From: Ken Kostka, email@example.com, PMPA, Pittsburgh, PA
Time: 2:20:12 PM
Remote Name: 184.108.40.206
For about the past twenty years, I have informally studied a small martin colony at a public golf course in Sarver, PA. It is the only active site within a 25 mile radius of my hometown in southwestern, PA, where I’ve tried to establish a colony site since 1980. During the 2000 season, as I was looking over the birds with my high power spotting scope, I noticed that one of the subadult females had a USGS aluminum leg band. I was very excited because I had long wondered about the possible “sources” of martins for this 8-10 pair colony site in this martin-starved corner of the county. Here was a chance to discover where a martin breeding only 8 miles from my own “would-be” colony site had originated.
It was impossible to read the band at first, because she was feeding small young and would zip in and out of the compartment, not pausing long enough to let me see the numbers on the band. Also, since there were nine digits, the band had to spin around to expose all the numbers. The house did not raise and lower vertically or have compartments that opened, making it impossible to temporarily trap the bird. After several hours, I decided to give up and come back when the nestlings were older and would be sticking their heads out the entrance hole, allowing the female to feed them from the porch, and giving me an opportunity to get better looks at the band.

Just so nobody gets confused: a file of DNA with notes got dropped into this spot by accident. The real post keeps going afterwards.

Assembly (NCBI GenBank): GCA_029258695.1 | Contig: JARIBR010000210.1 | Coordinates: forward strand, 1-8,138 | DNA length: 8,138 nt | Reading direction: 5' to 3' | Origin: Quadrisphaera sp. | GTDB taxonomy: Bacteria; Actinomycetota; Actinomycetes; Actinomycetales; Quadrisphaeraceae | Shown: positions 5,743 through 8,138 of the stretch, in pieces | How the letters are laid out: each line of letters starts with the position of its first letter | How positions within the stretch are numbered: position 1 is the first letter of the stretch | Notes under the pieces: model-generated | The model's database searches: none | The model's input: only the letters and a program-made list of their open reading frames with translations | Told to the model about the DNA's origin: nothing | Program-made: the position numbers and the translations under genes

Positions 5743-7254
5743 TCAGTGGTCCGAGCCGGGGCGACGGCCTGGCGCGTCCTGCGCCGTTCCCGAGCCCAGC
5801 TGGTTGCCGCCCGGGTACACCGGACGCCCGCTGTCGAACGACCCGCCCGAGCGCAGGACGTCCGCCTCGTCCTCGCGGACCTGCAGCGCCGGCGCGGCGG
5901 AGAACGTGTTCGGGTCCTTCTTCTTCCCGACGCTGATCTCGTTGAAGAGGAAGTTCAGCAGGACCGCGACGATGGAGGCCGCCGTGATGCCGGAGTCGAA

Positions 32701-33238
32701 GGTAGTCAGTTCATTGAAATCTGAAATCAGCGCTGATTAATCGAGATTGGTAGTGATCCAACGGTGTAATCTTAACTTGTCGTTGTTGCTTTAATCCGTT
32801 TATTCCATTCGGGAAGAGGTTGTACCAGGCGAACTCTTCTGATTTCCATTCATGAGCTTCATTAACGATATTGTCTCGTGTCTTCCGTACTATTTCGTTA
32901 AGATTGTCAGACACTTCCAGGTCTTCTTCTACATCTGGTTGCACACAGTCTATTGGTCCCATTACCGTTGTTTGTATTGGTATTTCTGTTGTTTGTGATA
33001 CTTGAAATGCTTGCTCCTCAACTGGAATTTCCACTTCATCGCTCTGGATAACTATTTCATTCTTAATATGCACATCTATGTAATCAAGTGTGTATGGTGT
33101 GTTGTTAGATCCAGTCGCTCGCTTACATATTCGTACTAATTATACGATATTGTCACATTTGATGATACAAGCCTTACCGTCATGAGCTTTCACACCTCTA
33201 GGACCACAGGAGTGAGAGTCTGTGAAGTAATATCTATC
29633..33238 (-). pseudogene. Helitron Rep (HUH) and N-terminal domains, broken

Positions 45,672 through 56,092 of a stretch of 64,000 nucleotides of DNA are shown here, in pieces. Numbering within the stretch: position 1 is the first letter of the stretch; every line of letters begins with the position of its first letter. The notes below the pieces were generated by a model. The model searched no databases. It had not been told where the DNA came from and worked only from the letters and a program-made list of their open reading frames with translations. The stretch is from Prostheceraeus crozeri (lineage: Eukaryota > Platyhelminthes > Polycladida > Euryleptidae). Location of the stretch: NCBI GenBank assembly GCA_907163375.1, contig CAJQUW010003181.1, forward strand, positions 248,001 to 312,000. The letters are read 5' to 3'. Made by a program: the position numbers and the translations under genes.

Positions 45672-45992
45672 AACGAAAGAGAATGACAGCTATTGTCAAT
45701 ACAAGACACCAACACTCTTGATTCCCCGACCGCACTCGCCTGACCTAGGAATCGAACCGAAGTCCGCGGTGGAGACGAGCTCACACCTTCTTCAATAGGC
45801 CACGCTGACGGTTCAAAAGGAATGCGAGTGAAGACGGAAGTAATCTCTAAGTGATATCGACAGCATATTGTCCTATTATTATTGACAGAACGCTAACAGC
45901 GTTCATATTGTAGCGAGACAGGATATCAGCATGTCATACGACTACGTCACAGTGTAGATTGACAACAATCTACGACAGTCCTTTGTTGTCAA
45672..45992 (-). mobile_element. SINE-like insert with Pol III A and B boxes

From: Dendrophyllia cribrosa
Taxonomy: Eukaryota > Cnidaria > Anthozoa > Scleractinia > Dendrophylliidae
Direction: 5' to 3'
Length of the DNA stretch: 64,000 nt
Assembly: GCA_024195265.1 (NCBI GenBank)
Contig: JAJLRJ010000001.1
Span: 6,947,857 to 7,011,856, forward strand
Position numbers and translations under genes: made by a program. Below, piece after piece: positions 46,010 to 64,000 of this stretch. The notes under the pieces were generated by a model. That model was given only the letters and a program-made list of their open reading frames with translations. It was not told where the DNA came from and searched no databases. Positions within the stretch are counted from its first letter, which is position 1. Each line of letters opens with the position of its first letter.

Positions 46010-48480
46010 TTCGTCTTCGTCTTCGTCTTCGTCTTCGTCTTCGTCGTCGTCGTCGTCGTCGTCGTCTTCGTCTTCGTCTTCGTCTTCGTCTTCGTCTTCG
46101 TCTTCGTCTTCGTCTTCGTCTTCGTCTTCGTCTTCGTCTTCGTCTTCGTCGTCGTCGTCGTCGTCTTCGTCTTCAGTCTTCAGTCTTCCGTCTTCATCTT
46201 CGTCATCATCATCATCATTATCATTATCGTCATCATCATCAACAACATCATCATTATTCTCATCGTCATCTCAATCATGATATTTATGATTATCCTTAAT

I returned several weeks later. The martin house is located right at the tee for the first hole, and it was amusing to overhear people speculate about what I was doing. Some thought I was “filming” the golfers (I think I made quite a few golfers a bit nervous); some thought I was filming or taking pictures of the martins; some thought I was surveying the golf course! The few people who asked were kind of dumbfounded to realize I was trying to read a band on a bird’s leg!
Several hours later, I had read all nine digits. Weeks later, I discovered
that this bird was banded as a nestling in Holmesville, OH, at the Amish farm of
Roman Miller, about 112 miles west of Sarver, PA. He would be surprised to know
that one of his martins was breeding on a golf course to the east over 100 miles
from home. I also informed Lloyd Getty, the 91-year-old former constable who
started this golf course colony site over thirty years ago. He is an “old
school” landlord: stationary housing, round holes, small compartments, but he
has maintained this martin oasis through the years. I thought it interesting how
this martin somehow connected these two men from across state lines and across
two cultures, and I feel a debt of gratitude to both the Amish and the
old-timers, who have played a large role in helping the martin tradition to
survive around here through some hard times.
Ken Kostka, PMPA
Thanks to Master Birdbander Mark Shieldcastle of the Black Swamp Bird Observatory, under whose permit this martin was banded as a nestling.